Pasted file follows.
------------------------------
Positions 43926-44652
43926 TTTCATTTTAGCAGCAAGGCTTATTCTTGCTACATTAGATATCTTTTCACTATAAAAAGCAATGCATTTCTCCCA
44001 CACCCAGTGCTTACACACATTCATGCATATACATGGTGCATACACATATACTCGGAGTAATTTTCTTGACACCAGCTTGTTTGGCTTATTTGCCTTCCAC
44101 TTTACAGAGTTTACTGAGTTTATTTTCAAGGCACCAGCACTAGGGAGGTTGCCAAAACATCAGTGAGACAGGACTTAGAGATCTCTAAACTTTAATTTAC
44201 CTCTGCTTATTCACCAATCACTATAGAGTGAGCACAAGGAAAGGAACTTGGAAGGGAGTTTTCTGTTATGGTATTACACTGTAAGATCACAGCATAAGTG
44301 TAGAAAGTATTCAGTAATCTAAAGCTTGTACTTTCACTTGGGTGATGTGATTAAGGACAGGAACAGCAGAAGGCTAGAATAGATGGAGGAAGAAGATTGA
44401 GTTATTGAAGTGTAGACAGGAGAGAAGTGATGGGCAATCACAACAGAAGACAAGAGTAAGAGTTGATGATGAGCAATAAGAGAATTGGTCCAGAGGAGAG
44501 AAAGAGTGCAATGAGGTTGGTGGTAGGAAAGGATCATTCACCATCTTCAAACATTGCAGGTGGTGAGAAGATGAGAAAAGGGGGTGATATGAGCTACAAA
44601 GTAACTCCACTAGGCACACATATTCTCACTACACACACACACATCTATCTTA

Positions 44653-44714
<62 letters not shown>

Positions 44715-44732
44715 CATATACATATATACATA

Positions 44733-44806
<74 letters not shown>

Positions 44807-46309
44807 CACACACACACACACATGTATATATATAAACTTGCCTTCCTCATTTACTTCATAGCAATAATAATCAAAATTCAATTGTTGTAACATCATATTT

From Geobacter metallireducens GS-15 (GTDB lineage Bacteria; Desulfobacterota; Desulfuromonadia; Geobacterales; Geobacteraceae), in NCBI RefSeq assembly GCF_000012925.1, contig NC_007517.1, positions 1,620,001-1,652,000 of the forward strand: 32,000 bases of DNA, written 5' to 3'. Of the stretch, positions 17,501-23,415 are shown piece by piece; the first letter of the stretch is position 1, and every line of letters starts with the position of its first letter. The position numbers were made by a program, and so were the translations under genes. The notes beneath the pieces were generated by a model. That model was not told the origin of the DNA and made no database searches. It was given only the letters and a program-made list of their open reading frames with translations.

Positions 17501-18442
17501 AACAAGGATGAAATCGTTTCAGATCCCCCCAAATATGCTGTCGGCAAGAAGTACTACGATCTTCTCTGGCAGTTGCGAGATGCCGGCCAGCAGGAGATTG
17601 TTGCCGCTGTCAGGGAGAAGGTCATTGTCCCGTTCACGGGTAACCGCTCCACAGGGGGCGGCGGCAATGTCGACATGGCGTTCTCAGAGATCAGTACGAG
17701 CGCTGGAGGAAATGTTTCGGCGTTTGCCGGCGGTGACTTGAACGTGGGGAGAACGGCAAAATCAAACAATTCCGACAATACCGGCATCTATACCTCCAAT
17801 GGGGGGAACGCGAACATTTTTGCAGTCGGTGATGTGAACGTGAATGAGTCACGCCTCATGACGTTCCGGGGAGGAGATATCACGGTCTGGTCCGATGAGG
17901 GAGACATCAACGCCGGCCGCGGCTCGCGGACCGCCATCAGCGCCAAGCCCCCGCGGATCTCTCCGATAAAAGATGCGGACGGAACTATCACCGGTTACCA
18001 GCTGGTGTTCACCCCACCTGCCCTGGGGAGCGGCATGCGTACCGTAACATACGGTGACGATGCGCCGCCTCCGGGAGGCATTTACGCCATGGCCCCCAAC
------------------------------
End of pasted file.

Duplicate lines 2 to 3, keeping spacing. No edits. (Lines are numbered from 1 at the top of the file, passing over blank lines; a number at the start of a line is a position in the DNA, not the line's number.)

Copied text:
43926 TTTCATTTTAGCAGCAAGGCTTATTCTTGCTACATTAGATATCTTTTCACTATAAAAAGCAATGCATTTCTCCCA
44001 CACCCAGTGCTTACACACATTCATGCATATACATGGTGCATACACATATACTCGGAGTAATTTTCTTGACACCAGCTTGTTTGGCTTATTTGCCTTCCAC